With this month's release of the Expanded Psionics Handbook, many of you will be contemplating the creation of a new campaign that incorporates the new psionics rules. Others will be sorting through how best to add psionics to your existing game. And some will elect to not use psionics in their game at all.
When the Eberron Campaign Setting comes out in June, you might find yourself facing the same kind of decisions -- whether you want to use psionics in your game and, if so, to what extent. One of the interesting bits about the world of Eberron is that the campaign setting was designed with those decisions in mind. That is, the Eberron Campaign Setting was created with the use of psionics in mind, along with various options that would allow you to adjust the amount of psionics in your campaign to suit your particular needs.
At the very baseline level of including psionics in your game, you have an entirely new character race to choose from -- one that manifests psionic power as a racial ability: the kalashtar.
The kalashtar are a compound race: incorporeal entities from the alien plane of Dal Quor, the Region of Dreams, merged with human bodies and spirits to form a distinct species. They were once a minority among the quori, the native race of Dal Quor, hunted and persecuted for their religious beliefs. Fifteen thousand years after the quori invaded Eberron and the connection between their plane and the Material Plane was severed, the kalashtar were the first of the quori to discover a means to reach the Material Plane once more. Fleeing persecution, they transformed their physical forms into psychic projections that allowed them to enter the Material Plane and merge in a willing partnership with humans. It took centuries for the other quori to discover a similar means to psychically project their spirits out of Dal Quor to possess human bodies, forming the Inspired, while leaving their own bodies behind -- much as mortals project their minds to Dal Quor when they dream. For five thousand years now, the Inspired in their vast kingdom of Riedra have continued to persecute and oppress the kalashtar.
Personality: As a true merge of human hosts and quori spirits, the kalashtar possess keen intellects, but are not ruled by logic. They seek the perfection of their minds and spirits, often to the exclusion of any physical pursuits. They are generally warm and compassionate, but their manners and ways of thinking are alien to the native races of Eberron. They are more interested in psionics than in the magic that pervades Khorvaire, and often lace their discourse with esoteric terms such as matter, kinetics, and ectoplasm.
The kalashtar are outcasts from their home plane and can never return there -- not even in dream. The combination of life in exile and a dreamless existence makes the kalashtar slightly inclined toward madness, and some have speculated that the kalashtar devote themselves to psychic and physical discipline in order to keep themselves safely sane.
Physical Description: The kalashtar appear very similar to humans, but have a grace and elegance that makes them appear almost too beautiful. They are slightly taller than the average human, and their faces have a slight angularity that sets them apart from the human norm, but their deviation from average only makes them seem more attractive.
Relations: The kalashtar are born diplomats and relate fairly well to members of all races -- except, of course, the Inspired. They relate best to humans, with whom they share the greatest physical similarity, but some kalashtar find themselves strongly drawn to other races instead. They oppose the Inspired in all ways, both within Riedra and beyond its borders, and likewise oppose any group or force that corrupts or degrades mortal souls.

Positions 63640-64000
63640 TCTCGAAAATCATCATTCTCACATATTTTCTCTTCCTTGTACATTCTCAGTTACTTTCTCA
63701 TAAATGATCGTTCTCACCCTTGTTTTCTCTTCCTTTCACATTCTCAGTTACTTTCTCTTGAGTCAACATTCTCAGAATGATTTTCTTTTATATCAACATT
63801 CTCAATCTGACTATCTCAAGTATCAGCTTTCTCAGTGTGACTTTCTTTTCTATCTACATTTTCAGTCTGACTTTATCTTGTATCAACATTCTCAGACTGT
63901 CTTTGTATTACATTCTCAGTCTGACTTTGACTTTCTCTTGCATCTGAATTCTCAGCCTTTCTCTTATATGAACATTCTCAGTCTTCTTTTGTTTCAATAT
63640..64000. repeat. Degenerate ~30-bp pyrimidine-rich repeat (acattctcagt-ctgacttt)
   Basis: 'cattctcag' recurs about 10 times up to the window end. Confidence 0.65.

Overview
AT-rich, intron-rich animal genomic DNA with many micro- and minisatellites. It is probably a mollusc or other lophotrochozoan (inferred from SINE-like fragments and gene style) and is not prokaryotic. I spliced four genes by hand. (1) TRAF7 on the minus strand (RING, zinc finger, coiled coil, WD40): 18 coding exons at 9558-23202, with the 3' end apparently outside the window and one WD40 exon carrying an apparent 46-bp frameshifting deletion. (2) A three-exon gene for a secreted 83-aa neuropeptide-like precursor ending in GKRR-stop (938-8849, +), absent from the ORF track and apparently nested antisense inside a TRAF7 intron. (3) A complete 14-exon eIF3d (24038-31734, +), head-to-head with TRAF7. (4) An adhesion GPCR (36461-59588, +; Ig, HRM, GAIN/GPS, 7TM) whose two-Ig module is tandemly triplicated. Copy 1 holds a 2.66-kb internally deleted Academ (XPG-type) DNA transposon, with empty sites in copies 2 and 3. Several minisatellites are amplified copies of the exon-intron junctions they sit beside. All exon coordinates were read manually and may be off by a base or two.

Alignment: The kalashtar are generally lawful good. They combine a sense of self-discipline that borders on the ascetic with a genuine concern for the welfare of all living things, or at least their souls.
Kalashtar Lands: The kalashtar homeland is a region of Sarlona called Adar, a land of forbidding mountains and hidden fortresses in the southeastern portion of the continent. Even in Adar their numbers are small, and the number of kalashtar found in Khorvaire is much smaller still. However, they can be found in the largest human cities. The largest kalashtar population in Khorvaire is in the city of Sharn, because of its proximity to Xen'drik, where many of the Inspired have extended their reach.
Dragonmarks: The kalashtar never possess dragonmarks.
Religion: The kalashtar do not follow gods, but have their own religion called the Path of Light. The center of this belief system is a universal force of positive energy the kalashtar call il-Yannah, or "the Great Light." Through meditation and communion with this force, the kalashtar seek to strengthen their bodies and minds for the struggle against the forces of darkness that threaten all life on Eberron. Though il-Yannah is not a deity, a few clerics draw power from the Path of Light. A greater number of devout followers of the Path are psions and psychic warriors.
Language: The kalashtar speak Quor, the language of the quori, and the common tongue of their homeland (either Common in Khorvaire or Riedran in Adar). Quor is a hissing, guttural tongue more suited to the alien forms of the quori than their humanoid hosts. It has its own written form, a flowing, elegant script with many circular letters.
Names: Kalashtar names have much in common with the name of their people: they are three to five syllables long, with a combination of hard and hissing consonants. Male names end with one of the masculine name suffixes -harath, -khad, -melk, or -tash. Female names use the feminine suffixes -kashtai, -shana, -tari, or -vakri.
Male Names: Halkhad, Kanatash, Lanamelk, Minharath, Nevitash, Parmelk, Thakakhad, Thinharath.
Female Names: Ganitari, Khashana, Lakashtari, Mevakri, Novakri, Panitari, Thakashtai, Thatari.
Adventurers: Every kalashtar enters adulthood with a fundamental choice: try to live a normal life as a persecuted exile in Adar, or take up a more active role in combating the Inspired in the world. Unsurprisingly, many kalashtar choose the latter option and live a life at least bordering on adventure. Most kalashtar adventurers are motivated primarily by their hatred of the Inspired, but a few -- primarily those advanced along the Path of Light -- are driven by their compassion for all living beings and their desire to fight darkness in whatever form it takes.
Kalashtar Racial Traits